Review of Life is Strange

Put simply, ‘Life is Strange’ is one of the best gaming experiences I’ve ever had. The level at which I connected with the characters, even from early on, was palpable. I put my headphones on, turned off the light, and got lost into the small coastal town of Arcadia Bay.

Like with Until Dawn, ‘Life is Strange’ is a game driven by your choices and the consequences that come as a result. Except where Until Dawn was focused around which characters would get brutally ripped apart, this game gets deeper into the relationships between its myriad of interesting people. Not only that, but you can even go back to make a different decision if you change you mind. This idea is a fundamental part of the game.

Life is Strange

You play the game as Max Caulfield: a photography student who recently arrived back to her home town to attend Blackwell Academy. After one of her routine classes, she witnesses a horrific incident in the girl’s toilets This incident shocks her into discovering a special ability she has – the ability to rewind time.

The mechanic of rewinding time is really well integrated into the game and is actually really fun to keep going back and making different decisions to affect immediate outcomes. Of course many decisions will have long tail affects which you wont actually see the result of until much later on.

As the game progresses Max learns more about what her powers allow her to do and the effects that her time jumping actually has – sometimes to tear-inducing effect.

Her powers give herself and her best friend, Chloe, a unique advantage as they begin to dig into the dark underbelly of Arcadia Bay and into the disappearance of local girl Rachel Amber.

A game of episodes

When I first heard about games being created as episodes my immediate thought was that it was a con; getting people to pay more money for what amounts to a single game. However, not only are each of these five episodes well-priced, but the way the story flows, you really do need a breather after each episode’s climax.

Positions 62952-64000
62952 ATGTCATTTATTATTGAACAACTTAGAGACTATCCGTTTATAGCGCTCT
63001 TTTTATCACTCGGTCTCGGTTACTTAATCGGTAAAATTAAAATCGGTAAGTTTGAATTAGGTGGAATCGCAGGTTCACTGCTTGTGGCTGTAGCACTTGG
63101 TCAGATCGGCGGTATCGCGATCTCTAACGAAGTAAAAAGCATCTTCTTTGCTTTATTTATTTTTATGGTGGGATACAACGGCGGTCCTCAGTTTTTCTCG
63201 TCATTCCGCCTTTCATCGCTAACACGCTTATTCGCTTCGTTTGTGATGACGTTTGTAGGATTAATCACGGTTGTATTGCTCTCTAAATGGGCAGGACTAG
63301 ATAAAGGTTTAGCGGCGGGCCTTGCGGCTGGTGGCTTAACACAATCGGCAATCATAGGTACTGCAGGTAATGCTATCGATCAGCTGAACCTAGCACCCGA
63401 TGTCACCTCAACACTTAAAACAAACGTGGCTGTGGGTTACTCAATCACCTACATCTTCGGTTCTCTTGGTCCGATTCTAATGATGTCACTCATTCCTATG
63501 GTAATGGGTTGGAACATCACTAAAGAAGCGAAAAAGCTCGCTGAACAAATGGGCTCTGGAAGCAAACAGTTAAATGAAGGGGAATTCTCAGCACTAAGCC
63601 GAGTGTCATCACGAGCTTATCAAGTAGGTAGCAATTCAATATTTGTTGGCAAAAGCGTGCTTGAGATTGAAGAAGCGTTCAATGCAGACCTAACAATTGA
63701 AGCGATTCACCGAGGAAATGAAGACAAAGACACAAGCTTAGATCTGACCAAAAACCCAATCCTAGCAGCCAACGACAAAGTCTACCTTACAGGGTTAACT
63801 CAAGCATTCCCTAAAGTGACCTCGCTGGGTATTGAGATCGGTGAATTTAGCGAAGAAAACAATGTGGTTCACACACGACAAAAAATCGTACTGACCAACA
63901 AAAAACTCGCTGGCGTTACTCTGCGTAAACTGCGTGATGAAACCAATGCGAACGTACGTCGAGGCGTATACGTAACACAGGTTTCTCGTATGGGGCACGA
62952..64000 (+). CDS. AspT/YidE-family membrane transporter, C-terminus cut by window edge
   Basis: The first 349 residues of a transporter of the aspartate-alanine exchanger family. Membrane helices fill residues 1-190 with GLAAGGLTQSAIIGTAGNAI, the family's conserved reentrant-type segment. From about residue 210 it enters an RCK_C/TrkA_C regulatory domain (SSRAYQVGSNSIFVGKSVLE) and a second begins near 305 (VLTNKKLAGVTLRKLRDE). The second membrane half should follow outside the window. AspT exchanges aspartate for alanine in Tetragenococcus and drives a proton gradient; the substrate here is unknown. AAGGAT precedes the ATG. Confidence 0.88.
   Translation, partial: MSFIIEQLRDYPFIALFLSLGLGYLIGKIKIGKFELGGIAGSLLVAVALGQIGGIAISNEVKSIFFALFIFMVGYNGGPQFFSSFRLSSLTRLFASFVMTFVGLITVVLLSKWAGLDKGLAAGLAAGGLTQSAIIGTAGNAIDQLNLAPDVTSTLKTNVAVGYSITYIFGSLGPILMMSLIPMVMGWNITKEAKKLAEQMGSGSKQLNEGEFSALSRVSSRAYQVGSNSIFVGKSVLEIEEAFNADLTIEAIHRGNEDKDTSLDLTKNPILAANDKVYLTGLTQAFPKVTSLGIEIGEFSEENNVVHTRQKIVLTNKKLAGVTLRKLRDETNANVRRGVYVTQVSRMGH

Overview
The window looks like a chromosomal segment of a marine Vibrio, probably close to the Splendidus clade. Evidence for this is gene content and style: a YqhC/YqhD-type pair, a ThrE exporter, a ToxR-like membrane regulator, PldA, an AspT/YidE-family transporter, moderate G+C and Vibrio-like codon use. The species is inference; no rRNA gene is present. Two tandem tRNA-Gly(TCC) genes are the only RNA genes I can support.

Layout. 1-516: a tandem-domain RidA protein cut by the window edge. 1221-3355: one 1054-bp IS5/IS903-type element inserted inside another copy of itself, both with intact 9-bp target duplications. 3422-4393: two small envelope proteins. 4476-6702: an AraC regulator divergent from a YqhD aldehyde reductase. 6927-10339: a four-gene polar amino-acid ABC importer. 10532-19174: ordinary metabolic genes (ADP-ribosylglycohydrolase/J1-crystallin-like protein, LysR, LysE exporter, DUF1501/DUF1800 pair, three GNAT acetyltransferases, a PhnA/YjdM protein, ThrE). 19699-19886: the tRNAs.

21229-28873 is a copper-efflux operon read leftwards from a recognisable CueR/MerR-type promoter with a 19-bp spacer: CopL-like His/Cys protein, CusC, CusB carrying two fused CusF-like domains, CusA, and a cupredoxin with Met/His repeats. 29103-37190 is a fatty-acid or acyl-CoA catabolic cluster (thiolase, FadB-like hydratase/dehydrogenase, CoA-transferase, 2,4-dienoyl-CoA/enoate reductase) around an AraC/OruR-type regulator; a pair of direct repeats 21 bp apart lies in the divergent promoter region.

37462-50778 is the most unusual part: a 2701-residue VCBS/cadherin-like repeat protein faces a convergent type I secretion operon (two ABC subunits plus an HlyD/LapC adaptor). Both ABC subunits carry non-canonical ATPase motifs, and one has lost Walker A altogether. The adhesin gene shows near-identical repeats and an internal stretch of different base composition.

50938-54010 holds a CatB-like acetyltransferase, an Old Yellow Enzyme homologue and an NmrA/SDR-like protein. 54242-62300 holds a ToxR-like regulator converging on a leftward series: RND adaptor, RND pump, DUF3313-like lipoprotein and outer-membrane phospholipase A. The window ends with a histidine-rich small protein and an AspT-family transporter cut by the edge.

It’s hard to believe that breaking Life is Strange up into five episodes was because of budgetary constraints – the story benefits from this format and gives the player a natural place to take a break from the story.

Have tissues at the ready

You know that feeling of having a frog in your throat when you experience a really emotional scene in a film? Like the end of ‘Titanic’ or the bus singalong to Tiny Dancer in ‘Almost Famous’? Well this game has moments like that in spades. There is one climax in particular – the end of ‘Episode 3: Chaos Theory’ that choked me up more than in any other game I’ve played. Obviously I can’t go into the scene itself but you’ll know what I mean when you see it.


The relationship between the two main protagonists, Max and Chloe, is handled beautifully. You are given decisions to make throughout the game, many of which are tied to Max and Chloe’s friendship. When I was forced to make some – often really hard – decisions with them, I found myself becoming more invested in that friendship, like I actually was Max.

Take your time and explore

This is not a game that you should want to rush through just so you can say you’ve completed it. You will be so thankful to take your time and experience Arcadia Bay in full. There are moments in the game where you can just lie or sit down, allowing you to chill. During these moments Max will think out loud about what she’s just seen and what she’s going through. You can even sit Max down and have her play her guitar for as long as you want. You can truly get lost in this world.

Go Otters!

I encourage you all to play this game. At least play the first episode, which is now free on Steam and PS4. I guarantee that once you play the first episode you’ll be bulk buying the other four immediately.